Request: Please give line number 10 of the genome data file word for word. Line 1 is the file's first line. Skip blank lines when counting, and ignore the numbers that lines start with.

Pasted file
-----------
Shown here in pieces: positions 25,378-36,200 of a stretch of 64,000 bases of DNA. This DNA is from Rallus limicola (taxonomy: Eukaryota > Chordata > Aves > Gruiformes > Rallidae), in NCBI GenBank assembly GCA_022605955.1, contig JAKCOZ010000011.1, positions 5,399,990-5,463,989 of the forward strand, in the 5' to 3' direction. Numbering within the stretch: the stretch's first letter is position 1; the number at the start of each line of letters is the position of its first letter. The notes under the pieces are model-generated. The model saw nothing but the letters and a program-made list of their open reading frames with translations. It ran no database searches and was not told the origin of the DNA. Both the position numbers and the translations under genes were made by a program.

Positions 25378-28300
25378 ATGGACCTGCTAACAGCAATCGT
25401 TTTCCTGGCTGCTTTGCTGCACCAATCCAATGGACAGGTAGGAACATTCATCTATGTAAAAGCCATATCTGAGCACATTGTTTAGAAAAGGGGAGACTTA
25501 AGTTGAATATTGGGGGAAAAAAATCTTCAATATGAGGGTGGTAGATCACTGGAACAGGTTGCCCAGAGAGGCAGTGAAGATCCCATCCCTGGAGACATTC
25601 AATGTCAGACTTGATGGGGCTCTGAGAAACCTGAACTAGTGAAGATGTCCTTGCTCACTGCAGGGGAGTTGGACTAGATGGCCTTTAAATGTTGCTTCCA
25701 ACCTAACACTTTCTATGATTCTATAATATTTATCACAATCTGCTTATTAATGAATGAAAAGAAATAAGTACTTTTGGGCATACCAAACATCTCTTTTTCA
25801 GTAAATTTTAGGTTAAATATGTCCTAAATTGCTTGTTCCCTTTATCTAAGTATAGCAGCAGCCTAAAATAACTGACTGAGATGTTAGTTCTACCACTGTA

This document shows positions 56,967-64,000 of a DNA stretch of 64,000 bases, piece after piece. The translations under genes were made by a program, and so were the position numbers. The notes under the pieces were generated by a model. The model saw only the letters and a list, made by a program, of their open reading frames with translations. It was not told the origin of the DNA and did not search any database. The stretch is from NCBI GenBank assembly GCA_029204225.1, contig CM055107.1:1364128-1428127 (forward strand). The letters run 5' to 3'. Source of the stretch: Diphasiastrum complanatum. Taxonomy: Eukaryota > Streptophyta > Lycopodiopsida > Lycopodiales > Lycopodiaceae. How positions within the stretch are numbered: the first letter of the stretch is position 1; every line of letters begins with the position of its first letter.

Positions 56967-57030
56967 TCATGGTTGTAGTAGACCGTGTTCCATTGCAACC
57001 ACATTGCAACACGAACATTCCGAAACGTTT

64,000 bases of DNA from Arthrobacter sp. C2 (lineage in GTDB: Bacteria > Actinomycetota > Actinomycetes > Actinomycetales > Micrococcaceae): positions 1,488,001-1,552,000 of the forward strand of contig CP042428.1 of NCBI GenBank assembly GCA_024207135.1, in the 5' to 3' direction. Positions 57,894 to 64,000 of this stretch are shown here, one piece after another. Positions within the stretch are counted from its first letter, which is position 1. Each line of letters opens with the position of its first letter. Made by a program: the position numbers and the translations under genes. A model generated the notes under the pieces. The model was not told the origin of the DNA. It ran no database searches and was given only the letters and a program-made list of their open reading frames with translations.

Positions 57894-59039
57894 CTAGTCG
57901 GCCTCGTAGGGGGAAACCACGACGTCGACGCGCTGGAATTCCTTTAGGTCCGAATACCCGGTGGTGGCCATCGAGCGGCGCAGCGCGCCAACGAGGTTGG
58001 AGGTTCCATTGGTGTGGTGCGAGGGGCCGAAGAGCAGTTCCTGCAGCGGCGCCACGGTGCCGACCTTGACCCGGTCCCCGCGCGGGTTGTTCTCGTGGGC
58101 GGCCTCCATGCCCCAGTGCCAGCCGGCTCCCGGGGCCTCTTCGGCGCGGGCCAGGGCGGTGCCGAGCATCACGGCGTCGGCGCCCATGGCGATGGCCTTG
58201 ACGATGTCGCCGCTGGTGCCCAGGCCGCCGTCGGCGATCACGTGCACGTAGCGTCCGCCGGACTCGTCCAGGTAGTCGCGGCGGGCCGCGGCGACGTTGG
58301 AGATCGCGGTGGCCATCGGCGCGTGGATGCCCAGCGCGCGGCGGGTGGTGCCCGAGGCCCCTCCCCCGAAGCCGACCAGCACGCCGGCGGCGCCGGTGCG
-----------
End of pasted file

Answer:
Positions 56967-57030